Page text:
Zelensky has indicated that a new law on special self-governing status for the Donbas will not cross any ‘red line’ and that ‘there will be no capitulation’. In April, Russia introduced a simplified procedure for granting Russian passports to the population in the Donbass region, which was condemned by the European Union as “another attack on Ukraine’s sovereignty by Russia”.

Concerns about the consequences of implementing the Steinmeier formula on Ukrainian sovereignty have been compounded by the lack of political unity in the transatlantic community. In 2014, the UK and the US made a strategic mistake and did not join the Normandy Group, although it is also fair to point out that no such invitation has been issued by either Germany or France.  Still, in both Washington and London, there is concern that Paris and Berlin have been too ready to pressure Ukraine to make concessions.

The Broader Dangers

And this is especially so since France appears to view settlement of the Ukraine conflict as key to a broader strategic shift in European security.  In recent weeks, President Macron has claimed that Russia is not NATO’s enemy, and that there is a need to build better relations with Moscow to prevent the formation of a Sino-Russian alliance.  These comments have raised fears that Macron is ready to make major concessions to Russia as part of a grand bargain on European security.  In such a scenario, Ukraine risks becoming a part of a Russian sphere of influence or a buffer state.

In all likelihood, the Paris summit will only result in marginal steps along the path set out in the Steinmeier formula. Nevertheless, the restart of talks on Donbas comes at critical moment for security in Ukraine and the wider region. The US has marginalised itself due to the ‘Ukrainegate’ scandal.  The UK is giving little focus to the country while it is consumed by national elections and Brexit.  The transatlantic community is thus presenting a fragmented and increasing contradictory approach.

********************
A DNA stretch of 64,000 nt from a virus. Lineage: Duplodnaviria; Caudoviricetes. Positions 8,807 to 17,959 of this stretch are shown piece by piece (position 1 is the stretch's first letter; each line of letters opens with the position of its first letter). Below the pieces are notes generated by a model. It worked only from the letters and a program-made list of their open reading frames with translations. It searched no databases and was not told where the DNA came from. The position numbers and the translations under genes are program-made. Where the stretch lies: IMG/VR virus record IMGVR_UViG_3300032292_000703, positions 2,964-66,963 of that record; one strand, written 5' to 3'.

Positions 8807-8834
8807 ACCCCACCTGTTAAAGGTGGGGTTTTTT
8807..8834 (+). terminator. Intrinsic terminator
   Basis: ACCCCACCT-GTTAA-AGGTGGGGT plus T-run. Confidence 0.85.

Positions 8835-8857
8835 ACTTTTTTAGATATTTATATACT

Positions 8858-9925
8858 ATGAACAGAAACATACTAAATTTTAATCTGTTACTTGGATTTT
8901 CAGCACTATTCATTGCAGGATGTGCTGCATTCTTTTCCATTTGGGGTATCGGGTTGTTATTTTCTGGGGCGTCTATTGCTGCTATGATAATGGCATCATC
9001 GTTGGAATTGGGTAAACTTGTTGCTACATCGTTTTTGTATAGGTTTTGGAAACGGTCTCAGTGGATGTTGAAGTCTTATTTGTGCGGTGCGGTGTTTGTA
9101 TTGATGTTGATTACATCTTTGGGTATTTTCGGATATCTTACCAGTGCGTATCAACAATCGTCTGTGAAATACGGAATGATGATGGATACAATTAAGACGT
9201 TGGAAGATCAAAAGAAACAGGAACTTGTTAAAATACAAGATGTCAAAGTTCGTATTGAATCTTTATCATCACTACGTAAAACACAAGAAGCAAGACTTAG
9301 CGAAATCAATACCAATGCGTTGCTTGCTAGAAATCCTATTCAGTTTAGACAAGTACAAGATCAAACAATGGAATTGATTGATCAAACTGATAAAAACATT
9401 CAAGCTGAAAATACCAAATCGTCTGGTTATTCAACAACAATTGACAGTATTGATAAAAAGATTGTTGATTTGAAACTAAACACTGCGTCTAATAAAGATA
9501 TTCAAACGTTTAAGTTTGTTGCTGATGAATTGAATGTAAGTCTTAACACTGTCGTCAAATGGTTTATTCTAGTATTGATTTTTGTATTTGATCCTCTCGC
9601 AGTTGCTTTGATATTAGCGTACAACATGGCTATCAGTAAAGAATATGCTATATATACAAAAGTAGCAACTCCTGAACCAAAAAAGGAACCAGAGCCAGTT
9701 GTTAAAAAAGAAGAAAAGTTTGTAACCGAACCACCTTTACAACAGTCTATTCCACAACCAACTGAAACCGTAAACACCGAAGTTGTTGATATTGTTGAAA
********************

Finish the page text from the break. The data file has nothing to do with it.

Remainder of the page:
A settlement of the Donbas conflict on the basis of the Steinmeier formula is likely to leave Ukraine in a substantially weaker position in regard to Moscow, and further shift the balance of power in the Black Sea region toward Moscow.  If the Normandy format continues to falter in its approach to resolving the Donbas conflict, the Transatlantic community should adopt a new common approach, built around engagement by the US and the UK alongside France and Germany, to increase pressure on Russia to end its military support for the Donbas conflict.

Neil Melvin is Director, International Security Studies at RUSI.

The views expressed in this Commentary are the author's, and do not represent those of RUSI or any other institution.


Neil Melvin

Director, International Security Studies

International Security Studies